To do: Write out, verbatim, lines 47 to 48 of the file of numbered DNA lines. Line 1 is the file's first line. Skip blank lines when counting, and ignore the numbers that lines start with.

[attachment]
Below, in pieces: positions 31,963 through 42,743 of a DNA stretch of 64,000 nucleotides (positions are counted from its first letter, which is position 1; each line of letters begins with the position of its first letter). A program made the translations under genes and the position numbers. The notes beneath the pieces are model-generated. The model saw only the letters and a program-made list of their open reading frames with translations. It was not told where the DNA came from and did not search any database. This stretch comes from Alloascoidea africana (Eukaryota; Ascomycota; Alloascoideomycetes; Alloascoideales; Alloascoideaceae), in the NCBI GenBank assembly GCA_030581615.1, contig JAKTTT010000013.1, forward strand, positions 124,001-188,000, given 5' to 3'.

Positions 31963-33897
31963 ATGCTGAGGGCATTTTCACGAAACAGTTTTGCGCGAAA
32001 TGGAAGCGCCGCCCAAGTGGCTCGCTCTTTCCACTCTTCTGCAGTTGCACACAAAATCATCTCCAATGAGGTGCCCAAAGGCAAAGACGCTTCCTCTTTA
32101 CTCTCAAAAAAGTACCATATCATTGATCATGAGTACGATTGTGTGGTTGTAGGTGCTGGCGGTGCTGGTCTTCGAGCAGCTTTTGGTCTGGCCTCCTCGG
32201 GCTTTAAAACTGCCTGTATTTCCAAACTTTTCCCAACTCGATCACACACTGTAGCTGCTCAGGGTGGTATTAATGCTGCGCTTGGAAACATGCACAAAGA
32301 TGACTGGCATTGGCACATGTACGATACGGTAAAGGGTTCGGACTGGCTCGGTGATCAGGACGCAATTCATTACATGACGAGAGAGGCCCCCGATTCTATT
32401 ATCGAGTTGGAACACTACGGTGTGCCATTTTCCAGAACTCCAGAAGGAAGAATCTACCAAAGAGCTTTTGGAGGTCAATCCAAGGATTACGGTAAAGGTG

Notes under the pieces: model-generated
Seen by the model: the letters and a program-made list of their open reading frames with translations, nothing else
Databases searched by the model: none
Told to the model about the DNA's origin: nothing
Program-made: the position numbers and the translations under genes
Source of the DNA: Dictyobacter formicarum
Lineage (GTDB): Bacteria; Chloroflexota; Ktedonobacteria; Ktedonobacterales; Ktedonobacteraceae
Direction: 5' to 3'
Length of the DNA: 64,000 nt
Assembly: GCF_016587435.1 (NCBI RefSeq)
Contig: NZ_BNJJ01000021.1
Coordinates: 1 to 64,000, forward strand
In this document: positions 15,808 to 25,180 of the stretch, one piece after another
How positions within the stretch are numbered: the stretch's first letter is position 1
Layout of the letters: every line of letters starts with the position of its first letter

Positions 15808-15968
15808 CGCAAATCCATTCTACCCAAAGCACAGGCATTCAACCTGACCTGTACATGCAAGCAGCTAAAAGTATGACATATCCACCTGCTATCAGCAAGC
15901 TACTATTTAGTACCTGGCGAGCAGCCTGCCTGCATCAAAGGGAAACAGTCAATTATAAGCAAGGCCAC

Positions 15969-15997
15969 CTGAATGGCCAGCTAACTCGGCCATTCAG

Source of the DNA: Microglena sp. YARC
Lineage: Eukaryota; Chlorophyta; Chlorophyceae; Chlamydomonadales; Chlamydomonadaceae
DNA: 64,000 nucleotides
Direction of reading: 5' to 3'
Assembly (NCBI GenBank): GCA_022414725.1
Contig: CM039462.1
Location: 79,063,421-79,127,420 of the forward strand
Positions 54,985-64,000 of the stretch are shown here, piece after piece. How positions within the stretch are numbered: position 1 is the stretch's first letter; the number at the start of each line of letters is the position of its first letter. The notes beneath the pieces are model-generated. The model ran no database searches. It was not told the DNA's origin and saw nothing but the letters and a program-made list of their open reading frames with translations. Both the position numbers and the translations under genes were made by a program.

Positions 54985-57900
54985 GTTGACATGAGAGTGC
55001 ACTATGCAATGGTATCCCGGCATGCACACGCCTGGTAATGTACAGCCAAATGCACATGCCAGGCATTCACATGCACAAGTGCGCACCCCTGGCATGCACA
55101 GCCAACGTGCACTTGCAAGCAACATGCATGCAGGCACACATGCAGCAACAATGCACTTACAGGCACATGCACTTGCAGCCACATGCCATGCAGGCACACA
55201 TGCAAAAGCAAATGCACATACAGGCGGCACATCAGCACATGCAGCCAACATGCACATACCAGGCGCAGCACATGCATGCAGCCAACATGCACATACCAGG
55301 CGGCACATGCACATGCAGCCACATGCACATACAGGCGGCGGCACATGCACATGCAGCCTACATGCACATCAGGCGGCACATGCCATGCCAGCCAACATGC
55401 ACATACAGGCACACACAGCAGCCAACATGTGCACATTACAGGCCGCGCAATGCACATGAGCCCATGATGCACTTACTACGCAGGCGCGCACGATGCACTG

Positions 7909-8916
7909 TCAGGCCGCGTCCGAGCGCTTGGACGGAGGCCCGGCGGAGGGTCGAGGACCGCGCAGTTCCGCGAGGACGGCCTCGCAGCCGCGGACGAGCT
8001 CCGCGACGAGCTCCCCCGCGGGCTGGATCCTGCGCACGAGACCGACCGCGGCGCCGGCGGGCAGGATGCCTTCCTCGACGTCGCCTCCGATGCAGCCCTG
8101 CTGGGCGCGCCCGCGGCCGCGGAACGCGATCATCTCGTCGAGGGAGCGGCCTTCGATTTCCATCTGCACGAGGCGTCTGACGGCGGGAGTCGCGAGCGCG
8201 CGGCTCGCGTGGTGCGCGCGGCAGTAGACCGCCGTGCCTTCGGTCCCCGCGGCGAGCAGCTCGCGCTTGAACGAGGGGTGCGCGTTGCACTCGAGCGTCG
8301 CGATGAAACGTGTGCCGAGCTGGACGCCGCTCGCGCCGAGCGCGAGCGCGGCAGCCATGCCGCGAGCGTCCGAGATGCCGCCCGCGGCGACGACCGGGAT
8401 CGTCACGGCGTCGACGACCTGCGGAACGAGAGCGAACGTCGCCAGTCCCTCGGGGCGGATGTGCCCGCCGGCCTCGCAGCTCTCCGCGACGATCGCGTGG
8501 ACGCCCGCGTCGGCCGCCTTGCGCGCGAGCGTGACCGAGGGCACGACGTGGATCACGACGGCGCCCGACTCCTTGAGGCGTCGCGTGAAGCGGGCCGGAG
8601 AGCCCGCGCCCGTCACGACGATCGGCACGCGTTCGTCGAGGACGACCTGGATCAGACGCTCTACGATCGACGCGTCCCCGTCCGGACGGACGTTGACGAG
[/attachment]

8101 CTGGGCGCGCCCGCGGCCGCGGAACGCGATCATCTCGTCGAGGGAGCGGCCTTCGATTTCCATCTGCACGAGGCGTCTGACGGCGGGAGTCGCGAGCGCG
8201 CGGCTCGCGTGGTGCGCGCGGCAGTAGACCGCCGTGCCTTCGGTCCCCGCGGCGAGCAGCTCGCGCTTGAACGAGGGGTGCGCGTTGCACTCGAGCGTCG